**How To Solve Inequalities Involving Absolute Values?**

By Robert O

Handling inequalities that involve absolute values follow the same steps for solving equations with absolute values. You can refer to our previous tutorial as a prerequisite to this lesson. However, we will again list all the steps here and use them in solving some examples.

Inequalities simply refer to the use of signs (≤, ≥, <, >) instead of an equal sign (=) to write an equation. The only difference that comes with this representation is that we cannot have one solution but a range of values that satisfy the inequality.

**How to solve absolute value problems with inequalities?**

The following are the steps that you need to follow to solve absolute value problems:

**Step 1:** Taking the absolute value term to one side of the equation.

**Step 2:** Checking if the value on the other side is negative or positive. If it is negative, then there is no solution and no further action. If it is positive, proceed with the operation as in step 3.

**Step 3:** Removal of the absolute bars and setting a compound inequality equation. This is an equation with two inequality symbols.

The setting up of a compound inequality depends on the type of inequality sign in the original equation. We will see how that works using some examples.

**How to solve inequality equations involving greater than and less than (****<****) or equal to (** **≥****)?**

**Example 1:**

Solve |x + 2| – 4 < 6.

**Solution**

We start by taking the absolute value term to one side of the equation: |x + 2| < 10.

We then check if the number on the other side of the equation is negative. 10 is a positive value, meaning the inequality has a solution.

We use this general rule in setting up a compound equation:

**If |a| < b, then -b < a < b, given b > 0.**

**If |a| ≤ b, then -b ≤ a ≤ b, given b > 0.**

So, we can write a compound inequality from |x + 2| < 10 as -10 < x + 2 < 10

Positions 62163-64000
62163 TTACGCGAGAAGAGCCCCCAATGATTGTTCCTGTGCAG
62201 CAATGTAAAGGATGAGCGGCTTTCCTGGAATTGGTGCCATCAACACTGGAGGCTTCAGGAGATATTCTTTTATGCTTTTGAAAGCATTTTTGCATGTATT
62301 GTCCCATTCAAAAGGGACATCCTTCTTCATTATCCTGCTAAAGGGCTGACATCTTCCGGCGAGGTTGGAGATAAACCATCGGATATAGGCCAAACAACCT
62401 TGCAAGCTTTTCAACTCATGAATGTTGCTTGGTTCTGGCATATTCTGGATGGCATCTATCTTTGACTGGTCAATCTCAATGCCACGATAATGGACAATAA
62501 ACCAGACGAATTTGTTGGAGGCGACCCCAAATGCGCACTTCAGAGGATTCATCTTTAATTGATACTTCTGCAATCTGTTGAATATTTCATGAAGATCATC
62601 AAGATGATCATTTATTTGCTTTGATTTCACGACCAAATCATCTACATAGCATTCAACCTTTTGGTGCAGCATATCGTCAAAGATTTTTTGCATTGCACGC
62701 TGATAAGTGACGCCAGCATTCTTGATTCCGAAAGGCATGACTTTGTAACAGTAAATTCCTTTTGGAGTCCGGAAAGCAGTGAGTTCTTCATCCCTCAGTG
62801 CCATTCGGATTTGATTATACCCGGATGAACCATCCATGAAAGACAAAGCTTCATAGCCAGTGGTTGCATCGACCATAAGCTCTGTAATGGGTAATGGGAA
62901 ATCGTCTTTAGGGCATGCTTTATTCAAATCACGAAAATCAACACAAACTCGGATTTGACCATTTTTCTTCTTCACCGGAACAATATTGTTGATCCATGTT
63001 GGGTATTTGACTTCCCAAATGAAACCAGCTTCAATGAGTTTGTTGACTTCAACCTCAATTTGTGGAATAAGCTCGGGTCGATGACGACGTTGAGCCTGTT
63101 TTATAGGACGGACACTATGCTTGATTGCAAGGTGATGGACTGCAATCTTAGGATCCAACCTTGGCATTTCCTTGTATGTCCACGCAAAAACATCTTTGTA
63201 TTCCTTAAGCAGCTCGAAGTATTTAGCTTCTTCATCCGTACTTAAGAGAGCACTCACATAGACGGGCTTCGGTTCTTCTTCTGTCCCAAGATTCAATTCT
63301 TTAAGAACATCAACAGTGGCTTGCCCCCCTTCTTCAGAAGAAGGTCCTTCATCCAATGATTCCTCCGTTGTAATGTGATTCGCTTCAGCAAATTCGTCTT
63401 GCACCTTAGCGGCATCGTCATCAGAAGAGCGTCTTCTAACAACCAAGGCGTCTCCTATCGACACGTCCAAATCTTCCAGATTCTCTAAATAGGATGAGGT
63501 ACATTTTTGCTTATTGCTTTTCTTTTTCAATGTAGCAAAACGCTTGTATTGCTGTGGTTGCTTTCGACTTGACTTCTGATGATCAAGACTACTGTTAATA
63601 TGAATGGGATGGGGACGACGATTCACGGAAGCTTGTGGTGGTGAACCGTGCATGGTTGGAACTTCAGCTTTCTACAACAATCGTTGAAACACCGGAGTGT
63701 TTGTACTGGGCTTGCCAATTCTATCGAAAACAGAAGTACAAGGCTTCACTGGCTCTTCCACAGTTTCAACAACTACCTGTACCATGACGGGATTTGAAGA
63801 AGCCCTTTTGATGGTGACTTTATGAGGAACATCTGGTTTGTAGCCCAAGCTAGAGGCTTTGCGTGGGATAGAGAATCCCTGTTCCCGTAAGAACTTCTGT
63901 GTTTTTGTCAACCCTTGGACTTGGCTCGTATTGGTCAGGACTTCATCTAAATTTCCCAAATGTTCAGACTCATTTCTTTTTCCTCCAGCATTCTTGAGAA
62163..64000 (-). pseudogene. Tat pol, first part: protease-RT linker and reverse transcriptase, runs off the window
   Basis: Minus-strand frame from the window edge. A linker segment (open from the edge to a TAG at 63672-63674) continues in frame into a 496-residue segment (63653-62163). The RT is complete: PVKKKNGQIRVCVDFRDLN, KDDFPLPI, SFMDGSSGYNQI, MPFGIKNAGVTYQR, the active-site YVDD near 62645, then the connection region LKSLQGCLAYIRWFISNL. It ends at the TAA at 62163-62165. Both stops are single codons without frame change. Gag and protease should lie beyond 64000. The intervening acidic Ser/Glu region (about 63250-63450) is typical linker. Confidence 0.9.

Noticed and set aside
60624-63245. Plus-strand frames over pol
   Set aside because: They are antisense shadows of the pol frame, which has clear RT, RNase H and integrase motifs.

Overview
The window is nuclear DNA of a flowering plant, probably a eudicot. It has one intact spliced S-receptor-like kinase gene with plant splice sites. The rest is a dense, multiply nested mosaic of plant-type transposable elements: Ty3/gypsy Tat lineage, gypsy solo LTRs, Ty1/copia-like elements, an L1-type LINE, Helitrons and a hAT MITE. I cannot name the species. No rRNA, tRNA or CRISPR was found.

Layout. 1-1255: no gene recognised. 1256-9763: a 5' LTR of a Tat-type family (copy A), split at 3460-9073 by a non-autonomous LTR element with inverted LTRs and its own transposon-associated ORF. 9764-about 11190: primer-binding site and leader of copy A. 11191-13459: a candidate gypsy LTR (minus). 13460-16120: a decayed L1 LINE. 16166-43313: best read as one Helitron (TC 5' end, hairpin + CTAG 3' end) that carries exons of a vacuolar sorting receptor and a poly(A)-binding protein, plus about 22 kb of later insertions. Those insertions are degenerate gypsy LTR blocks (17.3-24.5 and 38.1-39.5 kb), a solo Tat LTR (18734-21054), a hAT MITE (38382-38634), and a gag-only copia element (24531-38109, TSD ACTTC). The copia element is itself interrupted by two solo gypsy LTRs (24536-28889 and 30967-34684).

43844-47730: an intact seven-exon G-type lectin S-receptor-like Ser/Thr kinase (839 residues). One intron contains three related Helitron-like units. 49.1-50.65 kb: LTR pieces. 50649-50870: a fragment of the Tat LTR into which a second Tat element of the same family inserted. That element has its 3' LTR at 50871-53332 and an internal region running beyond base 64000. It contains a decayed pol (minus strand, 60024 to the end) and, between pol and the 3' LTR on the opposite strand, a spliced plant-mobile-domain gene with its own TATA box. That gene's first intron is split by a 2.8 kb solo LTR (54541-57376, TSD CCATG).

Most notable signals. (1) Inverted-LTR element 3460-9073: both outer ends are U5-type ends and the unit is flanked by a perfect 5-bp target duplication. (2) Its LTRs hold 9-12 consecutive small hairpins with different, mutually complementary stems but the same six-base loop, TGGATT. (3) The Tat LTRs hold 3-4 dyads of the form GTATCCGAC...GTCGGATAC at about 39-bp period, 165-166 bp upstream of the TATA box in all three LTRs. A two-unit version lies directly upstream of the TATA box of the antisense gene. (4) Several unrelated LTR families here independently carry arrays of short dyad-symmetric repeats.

Solving the compound inequality for x by subtracting 2 from both sides gives:

-12 < x < 8

All values between -12 and +8 satisfy the equation.

**Example 2:**

Solve |7 x + 2| ≤ 1

**Solution**

We go straight to step 2, where we find that the number on the other side of +2. We proceed with the operation since inequality has a solution.

Drop the absolute value bars and write a compound inequality using the formula If |a| ≤ b, then -b ≤ a ≤ b.

Solve for x by subtracting 2 from both sides and dividing by 7.

The interval notation is

**How to solve inequality equations involving greater than and greater than (****>****) or equal to (****≥****)**

What changes here is how we write the compound inequality equation. Instead, we write two separate equations. We use this general formula:

**If |a| > b, then a > -b or a > b, given b > 0**

**If |a| (≥) b, then a ≥ -b or a ≥ b, given b > 0**

**Example 3:**

Solve |2 x – 2| > 6

**Solution**

The value on the other side is greater than 0. We use the formula or general rule of thumb to write two different inequalities:

2 x – 2 > 6 or 2 x – 2 < – 6

2 x > 8 or 2 x < – 4

x > 4 or x > – 2

**Example 4:**

Solve |4 x + 8| ≥ 1

**Solution**

We can quickly see that there are solutions to the equation. So, we will write our two inequalities straightaway.

4 x + 8 ≥ 1 or 4 x + 8 ≤ – 1

4x ≥ – 7 or 4 x ≤ – 9

x ≥ – 7/4 or x ≤ – 9/4

From the solution, values of x range from negative infinity to -9/4. The other solution also suggests that x values range from -7/4 to positive infinity. The correct notation for the two statements is:

**Example 5: **

Solve |5 x + 6| + 4 < 1

**Solution**

Start by isolating the absolute value on one side. The result is |5 x + 6| < -3

Using step 2, we see that the equation has no solution since the number on the other side is negative. But what happens should we choose to proceed with the operation? Let’s find out!

The values to the left will always yield a positive number. The one on the right is always negative.

Positive< negative. A false statement like this one confirms that the equation has no solution.

**Remarks**

By following the steps and using the formula, solving inequalities involving absolute values can never be a problem. Regular practice is the only way to master the concept and save you more time solving such problems.

### About the Author

This lesson was prepared by Robert O. He holds a Bachelor of Engineering (B.Eng.) degree in Electrical and electronics engineering. He is a career teacher and headed the department of languages and assumed various leadership roles. He writes for Full Potential Learning Academy.